A sight to C

A polarized crystal of vitamin C (L-ascorbic-acid) assumes the delicate beauty of a snowflake in this micrograph taken by Thomas Deerinck at the National Center for Microscopy and Imaging Research at UC San Diego.

It is an essential nutrient for humans and other animal species, acting, for example, as a protective antioxidant and a key element in numerous metabolic cellular reactions. (It’s necessary to synthesize both collagen and neurotransmitters). It’s also a natural antihistamine.

Most organisms make ascorbic acid internally. There are notable exceptions, such as bats, guinea pigs, monkeys and, of course, humans. People must obtain sufficient quantities from their diet. Peppers, citrus, dark leafy greens are rich in the vitamin. A serious deficiency can result in scurvy, a disease characterized by spongy gums, bleeding from mucous membranes and brown spots on the skin.

The North American Dietary Reference recommends 90 milligrams of vitamin C per day, but no more than 2,000. A healthy, balanced diet typically provides enough without supplementation. Over the years, mega-doses of vitamin C have been touted as a therapeutic or preventive remedy for everything from cancer to coronary disease to the common cold. Supportive evidence is limited and very much in dispute.


Babies From Space

…ok, just babies in a sun-bed.

These babies in an orphanage are getting a sun-bath, which was once a common procedure during the winter months in order to stave off vitamin D deficiency in those who couldn’t or didn’t go outside.

The skin produces vitamin D when it’s exposed to the sun, and without vitamin D, the body can’t absorb or utilize calcium, resulting in weakened bones and a host of other problems, which, when it occurs in children, is called “rickets”. In adults, chronic vitamin D or phosphorus deficiency leads to osteomalacia, which is a similar condition, but does not lead to stunted growth, obviously.

The stylish goggles protect the baby’s eyes, as they’re easily damaged by direct exposure to ultraviolet light.

Learn more about rickets, scurvy, and other historic nutritional disorders, in my recent mental_floss article.

Medieval 'Witch Girl' Likely Just Suffered From Scurvy

A Medieval teenage girl found buried face-down last year in northern Italy suffered from scurvy and was rejected by her community, according to new study of her burial.

Dubbed by Italian media as “the witch girl,” the skeleton was unearthed in September 2014 at the complex of San Calocero in Albenga on the Ligurian Riviera, by a team of the Pontifical Institute of Christian Archaeology at the Vatican.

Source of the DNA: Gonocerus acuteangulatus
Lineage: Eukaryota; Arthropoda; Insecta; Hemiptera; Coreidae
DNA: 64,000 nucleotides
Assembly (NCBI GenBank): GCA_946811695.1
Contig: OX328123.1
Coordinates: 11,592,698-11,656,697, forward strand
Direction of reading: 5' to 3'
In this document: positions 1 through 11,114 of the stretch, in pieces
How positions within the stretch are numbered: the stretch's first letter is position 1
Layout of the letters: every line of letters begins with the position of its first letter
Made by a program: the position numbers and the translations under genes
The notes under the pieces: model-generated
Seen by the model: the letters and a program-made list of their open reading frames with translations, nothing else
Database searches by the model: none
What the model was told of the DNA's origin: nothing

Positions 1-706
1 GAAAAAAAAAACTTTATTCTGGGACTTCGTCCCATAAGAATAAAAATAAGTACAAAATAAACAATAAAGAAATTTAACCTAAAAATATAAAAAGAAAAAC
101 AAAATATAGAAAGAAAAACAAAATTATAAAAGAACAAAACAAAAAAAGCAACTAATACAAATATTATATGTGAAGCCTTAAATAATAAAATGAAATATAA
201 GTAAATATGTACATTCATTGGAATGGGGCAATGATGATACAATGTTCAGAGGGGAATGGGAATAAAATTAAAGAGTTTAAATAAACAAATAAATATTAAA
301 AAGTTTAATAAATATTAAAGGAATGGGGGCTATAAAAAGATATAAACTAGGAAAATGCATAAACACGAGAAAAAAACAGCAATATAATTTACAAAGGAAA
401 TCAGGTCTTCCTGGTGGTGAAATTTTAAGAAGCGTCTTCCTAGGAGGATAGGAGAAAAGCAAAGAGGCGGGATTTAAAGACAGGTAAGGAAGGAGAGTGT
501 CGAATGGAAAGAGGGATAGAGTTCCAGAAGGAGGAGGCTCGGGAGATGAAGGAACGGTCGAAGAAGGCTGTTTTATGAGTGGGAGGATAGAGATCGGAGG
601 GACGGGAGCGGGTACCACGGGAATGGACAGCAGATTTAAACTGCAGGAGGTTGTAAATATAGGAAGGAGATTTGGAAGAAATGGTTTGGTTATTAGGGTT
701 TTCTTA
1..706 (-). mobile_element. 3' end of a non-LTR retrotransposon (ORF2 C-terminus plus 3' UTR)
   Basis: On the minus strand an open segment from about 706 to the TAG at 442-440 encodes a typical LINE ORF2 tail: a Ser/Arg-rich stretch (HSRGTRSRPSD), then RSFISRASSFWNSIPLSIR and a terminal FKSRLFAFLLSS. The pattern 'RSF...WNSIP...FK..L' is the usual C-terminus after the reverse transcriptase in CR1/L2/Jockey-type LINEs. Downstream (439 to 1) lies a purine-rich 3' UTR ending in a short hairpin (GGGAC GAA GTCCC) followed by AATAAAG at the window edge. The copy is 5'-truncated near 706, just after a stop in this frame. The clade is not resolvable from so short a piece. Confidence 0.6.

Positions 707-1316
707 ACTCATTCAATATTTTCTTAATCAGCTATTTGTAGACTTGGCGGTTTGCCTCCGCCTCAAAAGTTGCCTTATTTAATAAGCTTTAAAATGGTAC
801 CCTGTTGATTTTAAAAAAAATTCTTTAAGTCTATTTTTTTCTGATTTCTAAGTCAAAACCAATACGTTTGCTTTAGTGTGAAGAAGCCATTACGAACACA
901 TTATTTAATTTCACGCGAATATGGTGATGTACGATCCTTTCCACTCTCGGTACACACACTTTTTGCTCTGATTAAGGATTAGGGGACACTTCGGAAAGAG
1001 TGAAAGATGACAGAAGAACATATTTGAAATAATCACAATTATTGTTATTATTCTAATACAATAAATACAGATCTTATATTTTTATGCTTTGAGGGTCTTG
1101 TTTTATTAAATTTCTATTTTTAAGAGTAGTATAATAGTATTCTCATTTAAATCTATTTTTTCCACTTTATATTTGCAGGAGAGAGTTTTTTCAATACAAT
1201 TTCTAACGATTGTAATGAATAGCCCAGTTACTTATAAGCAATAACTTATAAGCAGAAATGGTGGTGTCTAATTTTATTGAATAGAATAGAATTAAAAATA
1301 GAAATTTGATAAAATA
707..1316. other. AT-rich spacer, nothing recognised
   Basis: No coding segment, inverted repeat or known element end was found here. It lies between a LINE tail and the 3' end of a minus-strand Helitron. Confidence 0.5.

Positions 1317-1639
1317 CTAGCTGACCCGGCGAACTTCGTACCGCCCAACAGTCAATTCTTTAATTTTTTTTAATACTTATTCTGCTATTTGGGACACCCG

The site, a burial ground on which a martyr church dedicated to San Calocero was built around the 5th and 6th centuries A.D., was completely abandoned in 1593.

“The girl lay in prone position in a tomb much deeper than the others. She was buried in an isolated area of the cemetery in front of the church,” said archaeologist Stefano Roascio, the excavation director. Read more.

Earliest historical detection of scurvy discovered in Aswan

Within the framework of the Aswan Kom Ombo Archaeological Project (AKAP), which is focused on pre-dynastic sites in the area of Nag Al-Qarmila in Aswan, a new and important discovery has been made.

The AKAP Italian-Egyptian mission led by Maria Carmela Gatto from Yale University and Antonio Curci from Bologna University stumbled upon what is believed to be the oldest case of scurvy (vitamin C deficiency) in the world, dated to the era 3,800-3,600 BC.

Minister of Antiquities Mamdouh Eldamaty announced today that scientific examination of a recently discovered skeleton of a one-year-old child reveals a change in the shape of the bones, which in turn indicates that the child was suffering scurvy. Read more.

Vitamin C crystals

As colder temperatures usher in winter, flu season swiftly follows, and many people reach for vitamin C to fend off cold and flu-like symptoms. However, supplementing diets with vitamin C has little effect on lowering the risk of getting a cold or reducing a cold’s duration. This doesn’t mean you should avoid vitamin C, because although we require it for growing and repairing tissues, our body is unable to make its own vitamin C. Severe vitamin C deficiency can cause scurvy, a disease where supportive tissues in the body break down and hemorrhage. Scientists have recently found that vitamin C affects whether genes are turned on or off inside developing mouse stem cells, which could provide improvements to in vitro fertilization and new avenues for cancer treatments.

Image by Spike Walker.

YES, SCURVY! My newest comic, a collaborative treatise with Eriq Nelson on the history of this horrible nautical plague, is now live on Medium. I’ve been slaving over this one for a while, so it feels damn good to finally have it out in the world. Go read it, won’t you? 

(Also there’s a Napoleonic Capybara in there. Just sayin’.)

Severe Scurvy Struck Christopher Columbus's Crew

Severe scurvy struck Columbus’s crew during his second voyage and after its end, forensic archaeologists suggest, likely leading to the collapse of the first European town established in the New World.

In 1492, Christopher Columbus crossed the Atlantic, beginning Europe’s discovery of the New World. Two years later on his second voyage, he and 1,500 colonists founded La Isabela, located in the modern-day Dominican Republic.

The first permanent European town in the Western Hemisphere, La Isabela was abandoned within four years amid sickness and deprivation.

Historians have long blamed diseases such as smallpox, influenza, and malaria for the town’s demise. But a study of graveyard remains from the town site, reported online in the International Journal of Osteoarchaeology, suggests that an ancient seafarer’s scourge—scurvy, a severe vitamin C deficiency—plagued Columbus’s first colony and worsened the illnesses behind their town’s collapse. Read more.